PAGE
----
Debut Susie MacMurray show - picture preview

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Provocative and perturbing, the acclaimed artist brings together a visceral collection under one roof for the very first time

The first ever solo exhibition by artist Susie MacMurray, famed for her large-scale installations in historic buildings, begins in London this week.

MacMurray will display a variety of her new drawings, sculptures and installations at Agnew's Gallery from Wednesday, giving a unique opportunity to view a selection of her smaller-scale works under one roof for the very first time.

Formerly a classical musician, the Manchester-based artist retrained as an artist, graduating with an MA in Fine Art in 2001, and has built up an international exhibition profile, with notable past installations including filling the entire attic space of Islington Mill in Salford with 80 kg of feather down and wrapping 105 miles of gold embroidery thread throughout Kedleston Hall in Derbyshire.

She is also known for her intricate garment sculptures, and her acclaimed wedding dress 'A Mixture of Frailties' made from hundreds of rubber gloves – a kind of cautionary tale about domestic reality – will be on display at this debut solo show.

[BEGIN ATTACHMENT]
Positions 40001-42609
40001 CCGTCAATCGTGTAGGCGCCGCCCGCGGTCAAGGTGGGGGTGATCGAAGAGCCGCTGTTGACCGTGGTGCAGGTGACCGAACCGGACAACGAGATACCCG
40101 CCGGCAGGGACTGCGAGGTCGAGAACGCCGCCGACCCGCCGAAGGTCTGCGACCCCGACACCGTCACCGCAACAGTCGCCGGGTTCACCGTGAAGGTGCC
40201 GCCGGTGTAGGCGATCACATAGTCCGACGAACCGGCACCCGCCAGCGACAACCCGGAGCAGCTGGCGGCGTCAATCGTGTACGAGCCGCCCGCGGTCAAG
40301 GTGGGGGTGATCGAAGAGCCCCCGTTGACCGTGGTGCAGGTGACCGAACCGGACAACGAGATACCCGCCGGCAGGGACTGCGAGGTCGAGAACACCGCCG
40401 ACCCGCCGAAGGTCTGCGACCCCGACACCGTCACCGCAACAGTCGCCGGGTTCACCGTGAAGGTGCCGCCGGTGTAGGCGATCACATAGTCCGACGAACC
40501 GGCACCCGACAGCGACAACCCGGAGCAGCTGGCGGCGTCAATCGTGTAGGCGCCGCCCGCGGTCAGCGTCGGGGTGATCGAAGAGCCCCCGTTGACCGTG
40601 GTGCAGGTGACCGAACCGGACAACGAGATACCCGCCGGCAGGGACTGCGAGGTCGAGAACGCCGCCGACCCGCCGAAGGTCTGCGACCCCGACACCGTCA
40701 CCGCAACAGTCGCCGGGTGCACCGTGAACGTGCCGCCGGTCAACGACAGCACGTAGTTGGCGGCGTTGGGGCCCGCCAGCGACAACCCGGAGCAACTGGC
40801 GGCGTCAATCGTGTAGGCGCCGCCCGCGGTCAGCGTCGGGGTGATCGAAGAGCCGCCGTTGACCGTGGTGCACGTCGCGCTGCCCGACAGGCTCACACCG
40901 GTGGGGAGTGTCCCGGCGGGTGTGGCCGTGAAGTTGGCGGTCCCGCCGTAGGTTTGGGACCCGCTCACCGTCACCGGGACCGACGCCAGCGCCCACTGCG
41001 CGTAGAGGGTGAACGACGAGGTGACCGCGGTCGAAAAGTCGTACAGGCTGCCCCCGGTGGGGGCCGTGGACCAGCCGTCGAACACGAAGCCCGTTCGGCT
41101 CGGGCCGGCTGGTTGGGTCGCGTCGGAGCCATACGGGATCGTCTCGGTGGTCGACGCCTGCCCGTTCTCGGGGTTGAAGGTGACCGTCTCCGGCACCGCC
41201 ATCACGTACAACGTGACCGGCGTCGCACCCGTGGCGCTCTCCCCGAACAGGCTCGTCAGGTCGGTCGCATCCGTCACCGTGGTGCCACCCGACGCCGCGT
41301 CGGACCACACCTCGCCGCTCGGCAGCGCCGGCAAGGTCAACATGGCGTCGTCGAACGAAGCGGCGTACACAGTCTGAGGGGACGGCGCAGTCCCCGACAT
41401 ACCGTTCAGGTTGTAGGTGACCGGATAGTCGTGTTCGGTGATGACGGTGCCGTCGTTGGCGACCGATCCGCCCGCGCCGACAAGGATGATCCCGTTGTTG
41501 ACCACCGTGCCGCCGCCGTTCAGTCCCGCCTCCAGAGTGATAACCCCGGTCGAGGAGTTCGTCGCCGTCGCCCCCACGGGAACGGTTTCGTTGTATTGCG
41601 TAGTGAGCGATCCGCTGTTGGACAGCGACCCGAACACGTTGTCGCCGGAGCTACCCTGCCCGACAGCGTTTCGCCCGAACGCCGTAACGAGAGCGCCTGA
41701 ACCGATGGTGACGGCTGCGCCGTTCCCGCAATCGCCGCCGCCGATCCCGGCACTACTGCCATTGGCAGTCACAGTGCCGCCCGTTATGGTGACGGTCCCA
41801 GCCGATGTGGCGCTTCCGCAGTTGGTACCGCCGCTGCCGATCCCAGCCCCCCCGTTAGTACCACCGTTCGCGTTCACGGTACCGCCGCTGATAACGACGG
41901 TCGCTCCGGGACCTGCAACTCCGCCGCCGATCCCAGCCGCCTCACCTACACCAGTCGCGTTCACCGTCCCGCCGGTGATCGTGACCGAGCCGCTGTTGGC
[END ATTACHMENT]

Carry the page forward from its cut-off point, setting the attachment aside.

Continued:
It is this distinctive artistic alchemy that is central to the exhibition, in which she reforms the banal – hairnets, balloons, wires and cling film – into the graceful, ephemeral and opulent, often bringing ambiguous and sinister undertones to otherwise pretty pieces.

This unsettling beauty is encapsulated in ‘Widow’, a giant dress made from black leather and 43 kg of dress maker’s pins currently being showcased in the Power of Making exhibition at the Victoria and Albert Museum to coincide with the solo show.

A further visceral quality runs through MacMurray’s work, evoking the body and bodily, and pieces such as ‘Oracle’, where rubber dairy hose appears to grow out of the wall like veins or hair, encourage a response that is at the same time seductive and repulsive.

Comparable to the late confessional art founder Louise Bourgeois, what overall underpins the works within the show is a sense of bodily trauma, which is constantly and obsessively returned to, like the licking of an open wound.

The exhibition takes place at Agnew’s Gallery, 35 Albemarle Street, London, W1S 4JD, from 9 November until 2 December

Click the image at the top of this article for a preview of some of the works featuring in the solo exhibition, as well as a couple of MacMurray's previous installations

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